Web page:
The World Health Organization is sourcing rapid response financing directly from companies to help tackle international crises, through the foundation it set up to bridge the shortfall from member states.
The WHO Foundation—set up in May 2020 as the UN health agency scrambled for resources to fight the COVID-19 pandemic—was created to marshal new resources from business and philanthropists.
The foundation, which went live in January 2021, aims to “mobilise more support for the WHO, from the public, from businesses, from philanthropists,” its chief executive Anil Soni told AFP.
“No organisation, no sector can solve the challenges that the world is facing alone,” the 46-year-old American said.
The WHO has a two-year budget of $5.8 billion but its financial independence has steadily declined.
Its 194 member states provide barely 16 percent of the organisation’s financing through membership fees.
The rest comes from voluntary contributions, of which 88 percent are “specified”, meaning the money goes to projects earmarked by the donors.
And with national budgets tightening around the world, governments “are having to make tough decisions about where they give their money”, said Soni.
“That’s why we should do more with the private sector.”
The foundation says it exists because the WHO lacks sufficient resources to fulfil its mandate.
The list of health crises currently being combated by the WHO includes COVID-19, the cholera outbreak in Haiti, the war in Ukraine, the devastating floods in Pakistan, monkeypox and attempts to get aid into Ethiopia’s besieged Tigray region.
The foundation has raised $30 million since the start of 2021—money which has mainly been focused on supporting the WHO’s emergency response to COVID-19 and the war in Ukraine.
“Part of our job is to be a matchmaker, is to make sure that we can facilitate dialogue and share information,” said Soni.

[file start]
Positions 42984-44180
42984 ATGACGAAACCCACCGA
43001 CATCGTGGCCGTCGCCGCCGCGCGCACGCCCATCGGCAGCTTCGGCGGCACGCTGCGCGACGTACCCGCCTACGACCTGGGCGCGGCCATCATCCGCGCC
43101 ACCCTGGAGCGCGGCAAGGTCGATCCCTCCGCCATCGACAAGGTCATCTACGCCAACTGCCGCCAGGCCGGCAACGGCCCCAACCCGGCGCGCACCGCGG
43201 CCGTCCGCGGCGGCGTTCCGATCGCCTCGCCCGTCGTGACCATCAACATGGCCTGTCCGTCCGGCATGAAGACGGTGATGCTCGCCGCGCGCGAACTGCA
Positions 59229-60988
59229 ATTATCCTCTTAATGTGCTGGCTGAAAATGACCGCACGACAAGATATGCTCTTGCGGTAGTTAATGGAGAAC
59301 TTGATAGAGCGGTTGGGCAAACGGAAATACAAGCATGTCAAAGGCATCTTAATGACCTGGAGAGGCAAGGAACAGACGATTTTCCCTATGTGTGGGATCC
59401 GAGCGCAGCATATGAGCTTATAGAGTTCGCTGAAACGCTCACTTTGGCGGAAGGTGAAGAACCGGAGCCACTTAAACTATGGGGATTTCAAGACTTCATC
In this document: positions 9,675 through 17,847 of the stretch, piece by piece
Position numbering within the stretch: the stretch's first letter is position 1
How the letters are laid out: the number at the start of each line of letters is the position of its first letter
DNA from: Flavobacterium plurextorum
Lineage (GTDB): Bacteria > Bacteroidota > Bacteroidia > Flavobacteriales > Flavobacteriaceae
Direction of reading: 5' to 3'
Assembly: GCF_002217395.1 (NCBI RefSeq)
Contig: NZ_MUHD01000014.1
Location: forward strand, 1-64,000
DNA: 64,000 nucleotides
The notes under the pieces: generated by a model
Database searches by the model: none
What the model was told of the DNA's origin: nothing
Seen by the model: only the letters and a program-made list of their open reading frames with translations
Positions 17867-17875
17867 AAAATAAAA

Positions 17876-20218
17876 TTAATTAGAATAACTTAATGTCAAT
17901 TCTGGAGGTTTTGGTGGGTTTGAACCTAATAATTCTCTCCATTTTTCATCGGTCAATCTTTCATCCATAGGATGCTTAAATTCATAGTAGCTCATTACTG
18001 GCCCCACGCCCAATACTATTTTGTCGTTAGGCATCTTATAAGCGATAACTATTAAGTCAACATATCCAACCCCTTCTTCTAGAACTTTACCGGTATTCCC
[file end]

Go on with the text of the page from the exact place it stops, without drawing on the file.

“So the WHO sees the benefit of working with the private sector, and the private sector sees the power of the WHO.”
The foundation has around 40 staff compared to more than 8,600 for the WHO, which is also based in Geneva.
Soni admits that some—including within the WHO—fear the risk of private companies holding too much sway over the organisation, which makes decisions on the usage and approval of drugs, vaccines and treatments.
He insisted mechanisms were in place to prevent any company from influencing such decisions.
“But to close the door to all of the private sector—that doesn’t work,” he said.
On September 19, the WHO Foundation announced that it had partnered with venture capital firm OurCrowd to launch a $200 million investment fund focused on breakthrough health technologies.
OurCrowd will raise the money and a share of the profits will go to the WHO.
In addition, the companies in which the fund has invested will have to commit to ensuring fair access to their new technologies—one of the WHO’s chief gripes during the pandemic response, as poorer nations went to the back of the queue for COVID vaccines and treatments.
On September 22, the foundation announced the launch of the Health Emergencies Alliance partnership—a vehicle for companies and philanthropists who want to support the WHO in tackling health emergencies on a regular basis.
The partnership, which is in its infancy, hopes to get financing to the front line swiftly and effectively.
“What we wanted to do was engage companies and give them an ability to more quickly respond to emergencies and also raise more flexible funding for the WHO,” said Soni.
The French laboratory pharmaceutical giant Sanofi was the first to sign up, he said, with discussions ongoing with other companies.
Those who join the programme will pay a set amount to the foundation each year, without the donation being earmarked for a particular situation.
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